GOP landslide could roll out the (pork) barrel from region
As the magnitude of the Republicans’ victory became apparent Nov. 2, Marc Basnight looked neither surprised nor angry. He had been watching the election-night returns in his Legislative Building office. For 18 years, the man with the Outer Banks brogue had reigned as president pro tempore of the state Senate, one of the most powerful politicians in North Carolina. Now, the reign was over, his Democratic majority gone. Republicans would control 31 of the 50 seats in the Senate. Basnight spoke calmly about going out of office as a rank-and-file legislator. “It’s the way I started. It’s not a bad way to end.”
If Democrats’ Election Night losses were bad for Basnight, they may have been worse for Eastern North Carolina. To understand his mark on the East, all you have to do is travel down that nice, wide stretch of U.S. 64, from Raleigh to his home county, Dare. Like legislative leaders before him, Basnight brought home the pork. Unlike the others, he had 18 years to do so in a sprawling Senate district that includes most of the northeastern part of the state and much of the coastal barrier islands.
Pork, as applied to politics, may be a dirty word in the minds of many, but it usually means infrastructure — including roads, school buildings, natural-gas lines and industrial parks. That infrastructure helps drive economic development. Other examples of Basnight bringing home the bacon include a $200 million natural-gas pipeline through 22 previously unserved eastern counties and a $25 million state-owned pier and aquarium set to open later this year in Nags Head. “Infrastructure, that’s the best example of what clout means,” says Ran Coble, executive director of the North Carolina Center for Public Policy Research. “I think the East loses a lot of people who have been in powerful positions and able to help it.”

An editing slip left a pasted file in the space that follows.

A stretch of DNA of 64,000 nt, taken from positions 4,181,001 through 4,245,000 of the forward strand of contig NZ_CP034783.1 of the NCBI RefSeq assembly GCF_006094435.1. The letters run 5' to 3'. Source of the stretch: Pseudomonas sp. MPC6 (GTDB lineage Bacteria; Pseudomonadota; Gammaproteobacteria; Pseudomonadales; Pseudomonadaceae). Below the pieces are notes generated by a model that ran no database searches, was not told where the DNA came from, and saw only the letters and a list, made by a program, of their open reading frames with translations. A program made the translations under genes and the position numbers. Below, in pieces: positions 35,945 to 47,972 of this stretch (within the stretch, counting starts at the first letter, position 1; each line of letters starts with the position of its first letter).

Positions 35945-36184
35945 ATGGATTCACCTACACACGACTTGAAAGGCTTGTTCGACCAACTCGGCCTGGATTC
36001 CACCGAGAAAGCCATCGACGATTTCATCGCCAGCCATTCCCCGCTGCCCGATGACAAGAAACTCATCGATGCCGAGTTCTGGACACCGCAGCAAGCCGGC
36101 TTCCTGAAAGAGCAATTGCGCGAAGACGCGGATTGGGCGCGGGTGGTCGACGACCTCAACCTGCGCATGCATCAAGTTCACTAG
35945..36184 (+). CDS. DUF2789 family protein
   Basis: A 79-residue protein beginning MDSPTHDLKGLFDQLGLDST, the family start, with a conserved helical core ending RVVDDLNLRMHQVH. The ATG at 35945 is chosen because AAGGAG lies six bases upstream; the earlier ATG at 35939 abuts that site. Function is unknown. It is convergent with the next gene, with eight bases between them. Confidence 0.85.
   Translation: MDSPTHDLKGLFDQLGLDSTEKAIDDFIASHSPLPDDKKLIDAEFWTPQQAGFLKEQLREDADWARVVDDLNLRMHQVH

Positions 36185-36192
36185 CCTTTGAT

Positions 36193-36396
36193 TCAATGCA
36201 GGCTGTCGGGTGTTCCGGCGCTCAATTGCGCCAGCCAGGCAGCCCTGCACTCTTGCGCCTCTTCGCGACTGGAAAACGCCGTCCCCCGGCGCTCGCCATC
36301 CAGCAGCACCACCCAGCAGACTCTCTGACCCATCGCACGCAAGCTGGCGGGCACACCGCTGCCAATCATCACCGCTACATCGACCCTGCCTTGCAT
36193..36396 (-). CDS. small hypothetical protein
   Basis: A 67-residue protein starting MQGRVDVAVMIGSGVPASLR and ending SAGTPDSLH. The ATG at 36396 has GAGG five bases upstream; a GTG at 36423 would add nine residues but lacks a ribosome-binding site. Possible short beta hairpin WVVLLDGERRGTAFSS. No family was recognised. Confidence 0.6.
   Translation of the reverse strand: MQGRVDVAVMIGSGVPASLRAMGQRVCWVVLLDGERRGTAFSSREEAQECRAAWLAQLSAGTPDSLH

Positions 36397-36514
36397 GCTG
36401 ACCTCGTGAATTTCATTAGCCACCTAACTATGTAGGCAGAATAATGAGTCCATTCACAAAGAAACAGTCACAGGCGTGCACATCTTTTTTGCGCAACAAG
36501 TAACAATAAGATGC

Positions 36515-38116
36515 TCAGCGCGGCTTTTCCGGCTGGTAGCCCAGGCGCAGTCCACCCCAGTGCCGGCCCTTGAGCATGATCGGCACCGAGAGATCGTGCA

Even before the Democrats lost control of the state House and Senate, the No. 2 power in the Senate, Fayetteville resident Tony Rand, had given up his seat. Most of the new powers in the legislature will come from the western half of the state. Republican lawyer Phil Berger of Rockingham County likely will be elected to Basnight’s old post, while sidekick Tom Apodaca of Hendersonville is the chairman-elect of the powerful Senate Rules Committee. Republicans are backing Thom Tillis, a former IBM executive from the Charlotte suburb of Cornelius, as the next House speaker.
Eastern North Carolinians aren’t totally bereft of friends in high places. Gov. Beverly Perdue, a Democrat, still calls New Bern home. Republicans Harry Brown of Jacksonville and Jean Preston of Carteret County also are expected to emerge as powerful figures in the new Republican Senate. But it’s unlikely to get as much pork as in Basnight’s day. Then again, given North Carolina’s current financial state, there will be less to go around — for at least a few years.